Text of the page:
Driven to Distraction: Laws for Driving

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Some Legislators across the country want drivers to pay more attention on the highway. So they're using research to support new laws to get drivers to do just that.

The state of Texas has mandated mindful motoring, especially for one group of drivers.

Driving is a daily routine for most Americans and with our fast paced lives, many people end up doing more than one thing behind the wheel. But a research scientist says drivers can't afford the mental time to fiddle with CD or DVD players in the car.

That scientist is Susan Chrysler. She is the manager of the Human Factors Research Program at the Texas Transportation Institute. Her job is to test the variables that affect people's driving.

The results of her research stress that drivers need to treat driving as a full time job, especially since the highway situations in the last twenty years has gotten a lot more complicated. "I think in some ways driving distracted can be as bad as driving drunk and you are putting other people at risk don't just yourself when you engage in those activities that you know you shouldn't be," says Chrysler.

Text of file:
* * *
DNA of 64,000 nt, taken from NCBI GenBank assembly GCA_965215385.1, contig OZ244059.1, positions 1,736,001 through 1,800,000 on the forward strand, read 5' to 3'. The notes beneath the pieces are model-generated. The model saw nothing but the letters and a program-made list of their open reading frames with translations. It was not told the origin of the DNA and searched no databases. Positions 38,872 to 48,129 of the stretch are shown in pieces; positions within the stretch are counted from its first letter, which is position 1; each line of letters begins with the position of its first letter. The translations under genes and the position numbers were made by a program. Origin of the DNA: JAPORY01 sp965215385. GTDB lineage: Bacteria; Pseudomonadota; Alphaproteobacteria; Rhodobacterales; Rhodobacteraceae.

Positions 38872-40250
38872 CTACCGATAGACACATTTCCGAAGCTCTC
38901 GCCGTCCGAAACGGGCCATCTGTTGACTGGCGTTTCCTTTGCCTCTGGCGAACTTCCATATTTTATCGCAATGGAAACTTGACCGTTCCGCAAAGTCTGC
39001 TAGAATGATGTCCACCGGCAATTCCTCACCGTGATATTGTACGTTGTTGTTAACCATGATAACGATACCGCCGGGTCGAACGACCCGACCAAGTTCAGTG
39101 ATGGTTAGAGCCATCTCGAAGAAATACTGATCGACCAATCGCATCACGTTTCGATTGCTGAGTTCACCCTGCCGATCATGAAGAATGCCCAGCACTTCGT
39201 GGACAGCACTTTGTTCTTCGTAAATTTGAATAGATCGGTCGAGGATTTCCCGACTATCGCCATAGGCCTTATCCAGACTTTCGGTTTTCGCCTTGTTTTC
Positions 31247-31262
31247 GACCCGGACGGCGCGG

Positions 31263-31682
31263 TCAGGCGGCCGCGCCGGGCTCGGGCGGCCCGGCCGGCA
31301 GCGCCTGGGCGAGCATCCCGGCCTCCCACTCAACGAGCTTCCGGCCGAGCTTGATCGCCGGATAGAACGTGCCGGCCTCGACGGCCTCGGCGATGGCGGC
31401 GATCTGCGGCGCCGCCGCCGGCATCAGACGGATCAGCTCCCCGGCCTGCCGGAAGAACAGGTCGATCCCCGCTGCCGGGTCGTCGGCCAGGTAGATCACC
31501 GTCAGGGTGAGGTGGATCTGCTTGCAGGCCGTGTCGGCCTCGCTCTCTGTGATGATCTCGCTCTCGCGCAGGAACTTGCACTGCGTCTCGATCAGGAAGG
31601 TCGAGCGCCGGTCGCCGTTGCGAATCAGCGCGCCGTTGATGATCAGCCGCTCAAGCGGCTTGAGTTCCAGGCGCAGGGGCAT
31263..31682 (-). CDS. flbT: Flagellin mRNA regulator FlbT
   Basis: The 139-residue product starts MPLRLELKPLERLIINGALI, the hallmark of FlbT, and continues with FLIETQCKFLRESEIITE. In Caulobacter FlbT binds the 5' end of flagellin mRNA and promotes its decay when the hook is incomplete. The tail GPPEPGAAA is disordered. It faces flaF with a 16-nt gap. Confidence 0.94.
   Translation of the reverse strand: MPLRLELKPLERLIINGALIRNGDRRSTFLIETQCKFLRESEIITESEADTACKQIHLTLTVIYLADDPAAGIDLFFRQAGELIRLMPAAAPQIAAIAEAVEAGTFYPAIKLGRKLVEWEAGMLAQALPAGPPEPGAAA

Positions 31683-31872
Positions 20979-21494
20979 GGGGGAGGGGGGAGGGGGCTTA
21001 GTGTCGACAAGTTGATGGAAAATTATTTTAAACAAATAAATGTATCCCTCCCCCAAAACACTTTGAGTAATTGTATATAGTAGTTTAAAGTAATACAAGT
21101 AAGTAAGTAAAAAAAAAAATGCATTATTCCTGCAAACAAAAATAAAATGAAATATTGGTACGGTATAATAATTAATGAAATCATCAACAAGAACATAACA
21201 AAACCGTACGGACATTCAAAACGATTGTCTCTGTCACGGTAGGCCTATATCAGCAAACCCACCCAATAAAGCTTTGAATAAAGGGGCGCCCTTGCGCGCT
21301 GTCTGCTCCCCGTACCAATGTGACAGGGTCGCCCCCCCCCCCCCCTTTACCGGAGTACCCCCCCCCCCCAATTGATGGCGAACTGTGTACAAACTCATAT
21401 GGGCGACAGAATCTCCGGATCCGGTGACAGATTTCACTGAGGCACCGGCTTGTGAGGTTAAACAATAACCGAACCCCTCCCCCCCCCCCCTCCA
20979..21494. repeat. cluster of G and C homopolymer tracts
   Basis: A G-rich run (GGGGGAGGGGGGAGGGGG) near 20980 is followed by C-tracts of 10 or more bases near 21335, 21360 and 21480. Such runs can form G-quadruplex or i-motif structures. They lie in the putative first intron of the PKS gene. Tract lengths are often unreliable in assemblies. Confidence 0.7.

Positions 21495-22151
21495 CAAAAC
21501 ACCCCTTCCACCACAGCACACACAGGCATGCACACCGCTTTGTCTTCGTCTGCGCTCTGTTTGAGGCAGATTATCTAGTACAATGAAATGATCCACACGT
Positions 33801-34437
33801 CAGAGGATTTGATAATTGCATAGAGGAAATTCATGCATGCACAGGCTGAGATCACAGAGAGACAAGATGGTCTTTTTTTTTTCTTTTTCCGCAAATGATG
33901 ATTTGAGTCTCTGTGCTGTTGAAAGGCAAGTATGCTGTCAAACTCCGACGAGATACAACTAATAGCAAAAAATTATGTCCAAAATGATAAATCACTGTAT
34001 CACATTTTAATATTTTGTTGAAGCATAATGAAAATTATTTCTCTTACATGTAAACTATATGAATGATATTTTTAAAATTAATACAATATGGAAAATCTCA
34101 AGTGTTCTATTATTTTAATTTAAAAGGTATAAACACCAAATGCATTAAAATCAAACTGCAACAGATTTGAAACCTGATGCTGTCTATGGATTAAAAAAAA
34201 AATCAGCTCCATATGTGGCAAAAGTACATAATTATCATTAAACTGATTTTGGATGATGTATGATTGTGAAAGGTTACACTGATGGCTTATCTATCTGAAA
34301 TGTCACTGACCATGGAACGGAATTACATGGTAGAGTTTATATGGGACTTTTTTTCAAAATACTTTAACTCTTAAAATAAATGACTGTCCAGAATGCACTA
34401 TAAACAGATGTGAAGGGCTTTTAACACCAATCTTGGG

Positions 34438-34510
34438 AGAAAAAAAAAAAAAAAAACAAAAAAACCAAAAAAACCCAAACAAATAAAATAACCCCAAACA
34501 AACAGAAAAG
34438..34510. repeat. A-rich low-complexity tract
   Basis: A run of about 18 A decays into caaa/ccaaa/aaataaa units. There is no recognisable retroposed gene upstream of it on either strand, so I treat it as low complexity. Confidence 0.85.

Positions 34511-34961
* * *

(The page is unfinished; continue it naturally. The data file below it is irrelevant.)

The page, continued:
Anything that takes your mind off the road is considered a distraction. A cell phone, a crying baby, or the person next to you all can slow down your reaction time when you need it most. Even though all drivers are prone to taking their eyes off the road, research suggests younger drivers do it more often.

Chrysler says there is research that supports the idea of limiting teenagers text messaging and using their cell phone while they are still learning how to drive. So Texas State Legislators decided to set limitations. It is now state law, that new drivers, age 17 and under, are banned from using any type of wireless communication device in the vehicle for the first six months after getting their license.

Three other states took their ban a step further. New York, New Jersey, and the District of Columbia all have laws that prohibit not only teens, but all drivers from using cell phones without hands-free devices. Sixteen states are compiling data to track the different types of distractions involved in traffic accidents and what they gather could lead to more laws.

No matter what they find, experts say there are two rules every driver on the road needs to follow. One, "Always make sure that you are properly restrained in the vehicle that you're driving," says Senior Trooper Eddie Carmon, of the Texas Department of Public Safety. And two, always keep your eyes and mind on the road.